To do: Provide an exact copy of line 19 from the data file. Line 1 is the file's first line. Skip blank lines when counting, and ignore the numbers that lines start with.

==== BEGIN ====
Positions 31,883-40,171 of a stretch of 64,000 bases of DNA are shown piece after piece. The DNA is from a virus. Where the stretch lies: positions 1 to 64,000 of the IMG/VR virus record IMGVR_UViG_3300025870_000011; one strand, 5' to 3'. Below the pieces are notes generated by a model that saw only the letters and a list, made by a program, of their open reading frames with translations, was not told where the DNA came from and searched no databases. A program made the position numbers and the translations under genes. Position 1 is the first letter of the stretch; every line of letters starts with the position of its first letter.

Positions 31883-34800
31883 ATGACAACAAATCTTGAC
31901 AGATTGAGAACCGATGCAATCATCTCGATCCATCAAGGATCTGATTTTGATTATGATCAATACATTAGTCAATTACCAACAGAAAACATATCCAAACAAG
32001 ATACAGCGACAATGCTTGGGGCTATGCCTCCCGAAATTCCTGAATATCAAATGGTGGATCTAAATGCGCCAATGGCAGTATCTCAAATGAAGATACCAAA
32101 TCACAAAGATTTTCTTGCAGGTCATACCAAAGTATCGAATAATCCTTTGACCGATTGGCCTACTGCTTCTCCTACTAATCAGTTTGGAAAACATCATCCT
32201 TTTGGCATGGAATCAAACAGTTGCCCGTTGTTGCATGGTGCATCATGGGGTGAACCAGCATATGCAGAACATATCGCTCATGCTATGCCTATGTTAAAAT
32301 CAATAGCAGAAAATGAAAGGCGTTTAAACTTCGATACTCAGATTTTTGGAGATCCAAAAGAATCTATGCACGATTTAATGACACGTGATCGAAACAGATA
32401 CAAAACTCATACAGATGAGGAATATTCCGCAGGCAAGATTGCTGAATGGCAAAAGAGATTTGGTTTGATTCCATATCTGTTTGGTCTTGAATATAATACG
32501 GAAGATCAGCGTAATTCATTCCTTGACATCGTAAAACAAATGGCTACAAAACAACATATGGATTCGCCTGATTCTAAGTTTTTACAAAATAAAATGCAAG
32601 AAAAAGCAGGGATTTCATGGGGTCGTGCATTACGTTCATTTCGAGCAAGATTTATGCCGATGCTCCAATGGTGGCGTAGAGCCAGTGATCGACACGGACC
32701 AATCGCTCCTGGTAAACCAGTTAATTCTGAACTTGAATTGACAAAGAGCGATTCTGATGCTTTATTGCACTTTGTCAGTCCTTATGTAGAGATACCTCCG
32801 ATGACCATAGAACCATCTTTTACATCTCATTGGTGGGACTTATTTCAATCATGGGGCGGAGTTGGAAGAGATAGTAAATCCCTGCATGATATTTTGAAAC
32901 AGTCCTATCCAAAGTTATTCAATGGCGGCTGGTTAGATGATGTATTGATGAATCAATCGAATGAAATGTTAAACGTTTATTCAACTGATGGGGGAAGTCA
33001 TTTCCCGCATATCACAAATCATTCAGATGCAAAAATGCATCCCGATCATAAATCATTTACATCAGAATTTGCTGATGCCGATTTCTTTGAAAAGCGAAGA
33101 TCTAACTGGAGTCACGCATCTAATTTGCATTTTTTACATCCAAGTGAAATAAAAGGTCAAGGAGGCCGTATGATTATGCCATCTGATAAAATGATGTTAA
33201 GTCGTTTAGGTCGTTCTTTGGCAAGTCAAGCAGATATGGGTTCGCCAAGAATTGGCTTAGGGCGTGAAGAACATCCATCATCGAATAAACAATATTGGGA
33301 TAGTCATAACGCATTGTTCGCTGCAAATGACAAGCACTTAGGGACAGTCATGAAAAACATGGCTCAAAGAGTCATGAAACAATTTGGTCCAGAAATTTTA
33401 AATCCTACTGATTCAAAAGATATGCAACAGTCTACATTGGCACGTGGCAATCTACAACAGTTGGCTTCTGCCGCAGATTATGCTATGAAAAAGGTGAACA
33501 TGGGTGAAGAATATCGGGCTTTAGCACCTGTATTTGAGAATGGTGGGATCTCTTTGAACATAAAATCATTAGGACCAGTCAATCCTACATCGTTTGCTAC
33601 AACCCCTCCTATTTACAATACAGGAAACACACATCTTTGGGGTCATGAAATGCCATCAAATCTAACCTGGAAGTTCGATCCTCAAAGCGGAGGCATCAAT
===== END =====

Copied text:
33401 AATCCTACTGATTCAAAAGATATGCAACAGTCTACATTGGCACGTGGCAATCTACAACAGTTGGCTTCTGCCGCAGATTATGCTATGAAAAAGGTGAACA